BE FRANK WITH ME

Julia Claiborne Johnson

A sparkling talent makes her fiction debut with this infectious novel that combines the charming pluck of Eloise, the poignant psychological quirks of The Curious Incident of the Dog in the Night-Time and the page-turning spirit of Where’d You Go, Bernadette.

Reclusive literary legend M. M. “Mimi” Banning has been holed up in her Bel Air mansion for years. But after falling prey to a Bernie Madoff-style ponzi scheme, she’s flat broke. Now Mimi must write a new book for the first time in decades, and to ensure the timely delivery of her manuscript,

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A sparkling talent makes her fiction debut with this infectious novel that combines the charming pluck of Eloise, the poignant psychological quirks of The Curious Incident of the Dog in the Night-Time and the page-turning spirit of Where’d You Go, Bernadette.

Reclusive literary legend M. M. “Mimi” Banning has been holed up in her Bel Air mansion for years. But after falling prey to a Bernie Madoff-style ponzi scheme, she’s flat broke. Now Mimi must write a new book for the first time in decades, and to ensure the timely delivery of her manuscript, her New York publisher sends an assistant to monitor her progress. The prickly Mimi reluctantly complies—with a few stipulations: No Ivy-Leaguers or English majors. Must drive, cook, tidy. Computer whiz. Good with kids. Quiet, discreet, sane.

When Alice Whitley arrives at the Banning mansion, she’s put to work right away—as a full-time companion to Frank, the writer’s eccentric nine-year-old, a boy with the wit of Noel Coward, the wardrobe of a 1930s movie star, and very little in common with his fellow fourth-graders.

As she slowly gets to know Frank, Alice becomes consumed with finding out who Frank’s father is, how his gorgeous “piano teacher and itinerant male role model” Xander fits into the Banning family equation—and whether Mimi will ever finish that book.

Full of heart and countless “only-in-Hollywood” moments, Be Frank with Me is a captivating and unconventional story of an unusual mother and son, and the intrepid young woman who finds herself irresistibly pulled into their unforgettable world.

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  • William Morrow Paperbacks
  • Paperback
  • September 2016
  • 320 Pages
  • 9780062413727

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$15.99

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About Julia Claiborne Johnson

Julia Claiborne JohnsonJulia Claiborne Johnson worked at Mademoiselle and Glamour magazines before marrying and moving to Los Angeles, where she lives with her comedy-writer husband and their two children.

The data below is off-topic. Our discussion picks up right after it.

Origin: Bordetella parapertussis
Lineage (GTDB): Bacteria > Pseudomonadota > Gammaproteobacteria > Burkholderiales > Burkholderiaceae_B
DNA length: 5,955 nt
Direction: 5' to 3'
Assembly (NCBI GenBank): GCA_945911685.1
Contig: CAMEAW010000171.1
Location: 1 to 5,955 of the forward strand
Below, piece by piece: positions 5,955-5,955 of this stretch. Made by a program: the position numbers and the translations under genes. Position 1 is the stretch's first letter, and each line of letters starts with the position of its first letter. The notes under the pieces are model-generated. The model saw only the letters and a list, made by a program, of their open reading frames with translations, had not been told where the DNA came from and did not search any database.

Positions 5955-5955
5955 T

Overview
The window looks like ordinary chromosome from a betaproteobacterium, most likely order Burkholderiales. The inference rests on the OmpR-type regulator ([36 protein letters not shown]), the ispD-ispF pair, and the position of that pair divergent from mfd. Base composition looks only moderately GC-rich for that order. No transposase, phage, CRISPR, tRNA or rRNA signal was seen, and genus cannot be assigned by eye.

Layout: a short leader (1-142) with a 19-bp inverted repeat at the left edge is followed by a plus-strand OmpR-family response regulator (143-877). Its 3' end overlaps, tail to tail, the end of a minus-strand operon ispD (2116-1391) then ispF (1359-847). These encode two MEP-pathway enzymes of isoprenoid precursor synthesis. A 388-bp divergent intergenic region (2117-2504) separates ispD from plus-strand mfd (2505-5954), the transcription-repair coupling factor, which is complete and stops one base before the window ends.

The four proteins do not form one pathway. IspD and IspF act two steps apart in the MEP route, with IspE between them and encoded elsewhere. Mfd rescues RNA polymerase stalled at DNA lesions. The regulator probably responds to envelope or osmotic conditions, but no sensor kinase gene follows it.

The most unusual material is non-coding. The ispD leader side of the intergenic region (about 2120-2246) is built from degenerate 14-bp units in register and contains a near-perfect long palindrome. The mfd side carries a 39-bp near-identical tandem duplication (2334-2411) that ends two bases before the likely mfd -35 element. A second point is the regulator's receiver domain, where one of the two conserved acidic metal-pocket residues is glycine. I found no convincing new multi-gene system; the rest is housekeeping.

Praise

Readers will find themselves captivated.” — People

Delightful. You will laugh out loud.” — Slate

Johnson’s magnificently poignant, funny, and wholly original debut goes beyond page-turner status. Readers will race to the next sentence. And the next. Her charming, flawed, quietly courageous characters, each wonderfully different, demand a second reading while we impatiently await the author’s second work.” Library Journal (starred review)

A lot of fun to be had along the way. Sit back…and enjoy the show.” — New York Times Book Review

Discussion Questions

1. How does the author use physical details and dialogue to quickly establish who the character of Frank is? What were the passages that really made Frank come alive for you?

2. Can you think of a few authors who might have inspired the character of M.M. Banning? Did any of these authors write a book that was meaningful to you

3. In what ways does the author contrast the Old Hollywood that Frank loves with the new Los Angeles which he inhabits?

4. Why do you think Alice lies and says she has not read Mimi’s book? What advantage
does this give her?

5. Frank is never given an explicit diagnosis of autism, though he does have remarkable gifts and an unorthodox way of interacting socially that suggests he falls somewhere on the spectrum. Do you think the author made a conscious choice to avoid giving Frank a diagnosis of any kind? If so, why?

6. A security guard mistaking Alice for Frank’s mother says, “You need to fill the house up with more like him. You need to fill up the world.” Over the past decade the number of children with autism has risen significantly. There are theories that autism is a rapid form of evolution. Do you think this is possible? What are some of Frank’s traits that would support success in today’s society or in a future society?

7. In Chapter 14, when Alice says, “If you’d like to keep believing in the perfection of Xander Devlin…you’ll need to ignore certain events that occurred during this time,” what do you think the author is trying to show us about Xander, and about his relationships with both Alice and Mimi?

8. Do you think Mimi was right to buy t-shirts and jeans for Frank? Why or why not?

9. What do you think Xander means when he tells Alice that she’s “not curious,” but
selfish? Do you agree?

10. Why do you think Mimi is so dismissive of Alice when Alice is only trying to help her?

11. Why do you think Mimi needed to leave and go to the motel? What exactly did she need a break from?

12. Alice, Mimi, Frank, Xander and Mr. Vargas have all learned things from each other by the end of the novel. What are some of the things they’ve helped each other realize?